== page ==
The True Riddle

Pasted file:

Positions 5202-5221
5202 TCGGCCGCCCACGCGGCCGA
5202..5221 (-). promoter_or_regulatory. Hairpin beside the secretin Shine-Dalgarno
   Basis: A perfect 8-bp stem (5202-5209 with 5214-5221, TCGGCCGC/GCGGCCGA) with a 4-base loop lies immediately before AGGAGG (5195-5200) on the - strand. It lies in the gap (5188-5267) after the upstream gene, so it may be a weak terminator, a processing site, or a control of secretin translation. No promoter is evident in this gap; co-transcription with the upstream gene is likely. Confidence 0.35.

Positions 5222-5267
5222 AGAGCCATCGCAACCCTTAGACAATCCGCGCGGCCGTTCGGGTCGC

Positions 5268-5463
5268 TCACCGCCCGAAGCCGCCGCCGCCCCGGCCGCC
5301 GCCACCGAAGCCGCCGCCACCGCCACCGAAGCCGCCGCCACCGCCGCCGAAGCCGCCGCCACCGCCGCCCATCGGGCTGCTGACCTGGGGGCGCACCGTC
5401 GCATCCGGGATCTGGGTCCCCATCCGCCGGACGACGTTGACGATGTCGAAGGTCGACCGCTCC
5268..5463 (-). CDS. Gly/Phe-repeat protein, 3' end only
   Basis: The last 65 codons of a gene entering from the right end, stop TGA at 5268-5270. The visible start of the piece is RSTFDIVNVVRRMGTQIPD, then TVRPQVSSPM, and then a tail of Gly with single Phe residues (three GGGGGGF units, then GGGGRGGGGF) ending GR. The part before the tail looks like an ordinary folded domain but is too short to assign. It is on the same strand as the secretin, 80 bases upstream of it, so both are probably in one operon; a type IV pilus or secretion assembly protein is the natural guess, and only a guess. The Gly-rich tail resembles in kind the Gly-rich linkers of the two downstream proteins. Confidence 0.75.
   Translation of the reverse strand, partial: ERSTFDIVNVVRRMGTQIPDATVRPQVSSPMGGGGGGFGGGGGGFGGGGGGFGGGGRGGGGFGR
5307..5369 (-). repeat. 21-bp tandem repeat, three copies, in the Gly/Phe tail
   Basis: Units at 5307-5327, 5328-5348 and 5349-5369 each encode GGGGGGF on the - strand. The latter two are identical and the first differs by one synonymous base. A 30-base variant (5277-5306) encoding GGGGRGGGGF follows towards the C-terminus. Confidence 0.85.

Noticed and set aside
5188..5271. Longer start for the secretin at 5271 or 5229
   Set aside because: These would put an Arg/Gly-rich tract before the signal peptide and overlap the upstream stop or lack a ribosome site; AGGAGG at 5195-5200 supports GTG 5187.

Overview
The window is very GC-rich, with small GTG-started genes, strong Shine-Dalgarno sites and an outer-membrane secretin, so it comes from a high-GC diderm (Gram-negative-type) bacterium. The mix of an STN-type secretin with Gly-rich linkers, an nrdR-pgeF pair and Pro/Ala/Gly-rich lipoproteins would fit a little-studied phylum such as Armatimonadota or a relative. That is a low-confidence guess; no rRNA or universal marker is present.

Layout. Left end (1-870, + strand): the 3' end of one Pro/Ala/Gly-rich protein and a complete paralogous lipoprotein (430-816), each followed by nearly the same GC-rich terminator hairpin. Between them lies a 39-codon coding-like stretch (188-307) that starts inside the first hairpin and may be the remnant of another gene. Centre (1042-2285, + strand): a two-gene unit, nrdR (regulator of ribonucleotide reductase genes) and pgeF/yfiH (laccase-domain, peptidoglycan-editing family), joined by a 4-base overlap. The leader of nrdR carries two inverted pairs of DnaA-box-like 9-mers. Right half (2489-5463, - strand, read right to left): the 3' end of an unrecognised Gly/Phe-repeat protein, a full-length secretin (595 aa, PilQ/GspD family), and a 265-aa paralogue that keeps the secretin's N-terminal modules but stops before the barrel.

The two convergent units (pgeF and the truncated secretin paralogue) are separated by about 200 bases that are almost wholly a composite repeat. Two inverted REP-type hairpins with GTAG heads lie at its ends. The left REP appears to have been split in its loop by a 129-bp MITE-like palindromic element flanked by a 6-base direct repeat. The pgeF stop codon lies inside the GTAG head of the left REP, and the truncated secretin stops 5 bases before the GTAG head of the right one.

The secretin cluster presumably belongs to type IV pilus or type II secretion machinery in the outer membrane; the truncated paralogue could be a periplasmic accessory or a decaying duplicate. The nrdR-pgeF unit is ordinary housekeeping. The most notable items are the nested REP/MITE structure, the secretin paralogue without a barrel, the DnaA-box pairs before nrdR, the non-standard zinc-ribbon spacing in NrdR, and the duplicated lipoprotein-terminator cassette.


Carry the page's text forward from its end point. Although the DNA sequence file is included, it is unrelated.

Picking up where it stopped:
The true riddle is, in all likelihood, a translation of Robert Petsch's das wirkliche Rätsel, for which the author however, reserved a different term, authentic riddle, in order to mark off the conceptual difference in the center of his conceptual field, in contradistinction to the false riddle which he presented in several categories: as the neck-saving riddle, the arithmetical puzzle, the clever question, and the literary riddle. He pointed out that the literary riddle, though it may imitate the true one, is easily recognizable by verbosity, has no structural definition and possesses no distinct place in social life. He broadened the scope of the false riddle, in comparison with Petsch. The strong side of Petsch's theory of the riddle is not simply its structural character, for the first time articulated in meaningful terms, but its fundamental orientation toward the unity of stylistic, functional and structural approaches.